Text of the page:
Examines the effectiveness of material incentives in negotiating arms agreements
Side-payments, compensation, and other material incentives have been used throughout the history of international relations to influence the behavior of recipient countries and facilitate cooperation, but only in recent years have analysts of international politics started to amass systematic empirical evidence on the use of such incentives in fields as diverse as international trade, environmental policy, and arms control. Theorizing about the pros and cons of various incentive strategies lags even farther behind real-world developments.
The Politics of Positive Incentives in Arms Control poses the question whether or not it is sensible to "buy" cooperation from critical states and examines various recent cases of nuclear nonproliferation diplomacy, including experiences with Ukraine and North Korea. In exploring the conditions under which positive incentives are effective and efficient in resolving international collaboration problems, editors Thomas Bernauer and Dieter Ruloff along with contributors to the volume draw on a wide range of social science theories and results of empirical research. They define positive incentives as transfers of positively valued resources, such as money, technology, or know-how, from one actor to another with the aim of driving the behavior of the recipient in a direction that is desirable from the viewpoint of the provider.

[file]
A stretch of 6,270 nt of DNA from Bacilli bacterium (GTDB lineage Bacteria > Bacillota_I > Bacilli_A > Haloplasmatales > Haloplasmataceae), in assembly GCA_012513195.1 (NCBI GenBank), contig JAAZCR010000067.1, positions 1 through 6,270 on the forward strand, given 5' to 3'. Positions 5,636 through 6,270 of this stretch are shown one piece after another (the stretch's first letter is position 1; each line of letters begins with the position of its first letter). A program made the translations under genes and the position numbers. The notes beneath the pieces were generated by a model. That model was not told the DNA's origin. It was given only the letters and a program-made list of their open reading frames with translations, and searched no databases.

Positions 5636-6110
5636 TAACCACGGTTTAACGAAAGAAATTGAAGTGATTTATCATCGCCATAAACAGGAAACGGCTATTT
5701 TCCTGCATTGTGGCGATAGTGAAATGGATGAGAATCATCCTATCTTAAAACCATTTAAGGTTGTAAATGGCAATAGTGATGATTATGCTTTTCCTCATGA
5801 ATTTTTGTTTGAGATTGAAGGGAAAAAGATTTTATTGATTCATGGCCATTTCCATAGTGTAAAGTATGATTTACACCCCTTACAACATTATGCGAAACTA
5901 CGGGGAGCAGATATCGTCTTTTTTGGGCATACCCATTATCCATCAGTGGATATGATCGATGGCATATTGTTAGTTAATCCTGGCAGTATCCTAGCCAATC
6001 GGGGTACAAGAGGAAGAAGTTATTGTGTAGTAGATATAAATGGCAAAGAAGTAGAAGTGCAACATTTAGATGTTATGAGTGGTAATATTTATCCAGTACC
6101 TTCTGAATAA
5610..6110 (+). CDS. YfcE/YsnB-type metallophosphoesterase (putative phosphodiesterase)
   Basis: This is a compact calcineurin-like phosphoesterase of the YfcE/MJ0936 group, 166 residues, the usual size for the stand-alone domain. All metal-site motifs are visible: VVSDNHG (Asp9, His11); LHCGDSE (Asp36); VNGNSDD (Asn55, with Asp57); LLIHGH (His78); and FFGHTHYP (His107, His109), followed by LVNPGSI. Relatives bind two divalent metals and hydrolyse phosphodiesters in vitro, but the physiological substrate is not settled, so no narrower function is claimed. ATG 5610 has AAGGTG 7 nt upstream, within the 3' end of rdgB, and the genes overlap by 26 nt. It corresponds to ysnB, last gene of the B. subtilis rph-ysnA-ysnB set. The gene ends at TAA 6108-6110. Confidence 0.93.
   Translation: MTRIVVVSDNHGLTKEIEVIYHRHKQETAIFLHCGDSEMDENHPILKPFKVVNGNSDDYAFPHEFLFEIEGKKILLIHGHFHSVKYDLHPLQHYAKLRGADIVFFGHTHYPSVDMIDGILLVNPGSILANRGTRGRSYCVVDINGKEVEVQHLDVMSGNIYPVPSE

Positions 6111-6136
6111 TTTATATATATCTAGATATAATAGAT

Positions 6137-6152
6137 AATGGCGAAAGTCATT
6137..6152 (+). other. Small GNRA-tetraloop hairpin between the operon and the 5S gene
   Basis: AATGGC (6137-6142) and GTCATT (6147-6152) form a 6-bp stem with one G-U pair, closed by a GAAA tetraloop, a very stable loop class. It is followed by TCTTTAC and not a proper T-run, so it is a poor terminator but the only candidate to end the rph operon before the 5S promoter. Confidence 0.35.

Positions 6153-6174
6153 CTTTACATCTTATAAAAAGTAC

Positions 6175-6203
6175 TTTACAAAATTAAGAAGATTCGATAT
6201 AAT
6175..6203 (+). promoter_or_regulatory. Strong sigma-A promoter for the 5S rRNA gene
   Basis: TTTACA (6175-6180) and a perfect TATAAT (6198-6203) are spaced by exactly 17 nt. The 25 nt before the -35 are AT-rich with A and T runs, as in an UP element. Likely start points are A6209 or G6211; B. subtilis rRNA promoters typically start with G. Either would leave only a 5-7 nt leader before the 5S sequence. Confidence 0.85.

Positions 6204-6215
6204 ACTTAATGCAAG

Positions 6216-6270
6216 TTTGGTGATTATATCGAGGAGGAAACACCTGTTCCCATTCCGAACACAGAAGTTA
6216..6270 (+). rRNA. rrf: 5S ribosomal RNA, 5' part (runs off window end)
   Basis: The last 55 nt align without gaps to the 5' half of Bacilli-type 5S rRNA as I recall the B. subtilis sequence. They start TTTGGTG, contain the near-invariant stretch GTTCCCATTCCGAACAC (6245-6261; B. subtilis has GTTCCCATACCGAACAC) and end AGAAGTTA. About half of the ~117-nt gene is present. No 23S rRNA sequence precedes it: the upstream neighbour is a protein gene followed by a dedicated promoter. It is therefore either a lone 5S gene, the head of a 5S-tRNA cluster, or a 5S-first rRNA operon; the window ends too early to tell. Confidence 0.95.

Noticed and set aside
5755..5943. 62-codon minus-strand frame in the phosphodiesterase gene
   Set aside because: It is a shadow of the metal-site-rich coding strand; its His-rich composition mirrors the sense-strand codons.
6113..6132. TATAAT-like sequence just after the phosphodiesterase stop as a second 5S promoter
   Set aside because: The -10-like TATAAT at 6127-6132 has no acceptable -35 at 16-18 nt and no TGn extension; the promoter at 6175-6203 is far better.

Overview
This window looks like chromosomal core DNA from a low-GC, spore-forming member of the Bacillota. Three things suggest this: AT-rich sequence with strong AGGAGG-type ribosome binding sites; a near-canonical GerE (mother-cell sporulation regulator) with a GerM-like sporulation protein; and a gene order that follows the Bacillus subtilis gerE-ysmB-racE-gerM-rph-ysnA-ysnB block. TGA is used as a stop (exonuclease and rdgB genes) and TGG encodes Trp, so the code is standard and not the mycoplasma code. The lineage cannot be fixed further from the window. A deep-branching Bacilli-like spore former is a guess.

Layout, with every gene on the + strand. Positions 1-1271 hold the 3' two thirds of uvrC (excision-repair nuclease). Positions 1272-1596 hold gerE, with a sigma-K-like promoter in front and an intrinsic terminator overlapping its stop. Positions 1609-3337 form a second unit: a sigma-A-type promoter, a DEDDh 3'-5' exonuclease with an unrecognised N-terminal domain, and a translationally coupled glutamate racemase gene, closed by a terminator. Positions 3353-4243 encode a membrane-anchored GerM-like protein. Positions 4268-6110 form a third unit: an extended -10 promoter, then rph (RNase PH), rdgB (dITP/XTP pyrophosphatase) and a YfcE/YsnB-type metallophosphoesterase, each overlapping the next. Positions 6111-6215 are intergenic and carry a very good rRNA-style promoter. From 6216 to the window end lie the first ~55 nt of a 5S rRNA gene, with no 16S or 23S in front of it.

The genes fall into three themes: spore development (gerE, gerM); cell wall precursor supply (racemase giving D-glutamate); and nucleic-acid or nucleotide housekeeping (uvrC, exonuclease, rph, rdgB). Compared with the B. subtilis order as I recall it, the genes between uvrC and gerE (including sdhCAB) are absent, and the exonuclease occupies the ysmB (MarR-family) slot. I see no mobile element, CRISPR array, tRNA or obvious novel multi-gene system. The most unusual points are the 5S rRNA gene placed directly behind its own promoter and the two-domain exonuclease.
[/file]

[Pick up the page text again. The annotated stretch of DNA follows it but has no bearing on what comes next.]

To assess the validity of their propositions, the contributors examine seven explicit transactions in nuclear nonproliferation policy. They illuminate two of the transactions through detailed case studies: the freeze and eventual closure of North Korea's nuclear-weapons program in exchange for two light water reactors and oil deliveries and the denuclearization of Ukraine, which has involved sizeable resource transfers provided largely by the United States.
As arms-control issues continue to rank high on the international agenda, this timely volume shows that positive incentives can contribute to the resolution of global governance problems. The Politics of Positive Incentives in Arms Control demonstrates that under specific conditions positive incentives are indeed superior to threats and sanctions.
Thomas Bernauer is a professor of International Relations at the Swiss Federal Institute of Technology (ETH) in Zurich. His previous publications include The Chemistry of Regime Formation.
Dieter Ruloff is a professor and the chair of international relations at the University of Zurich. His previous publications include East-West Relations and Handbook of Foreign Policy Analysis.
"Decisions to acquire, retain or eliminate weapons of mass destruction have profound effects on global security. This is a brilliant application of theories of externalities management to a critically important problem in security affairs. Bernauer, Ruloff and their associates offer important insights into Ukraineian, North Korea and other cases where compensation strategies have been used to address proliferation problems."—Kenneth A. Oye, MIT Center for International Studies and author of Economic Discrimination and Political Exchange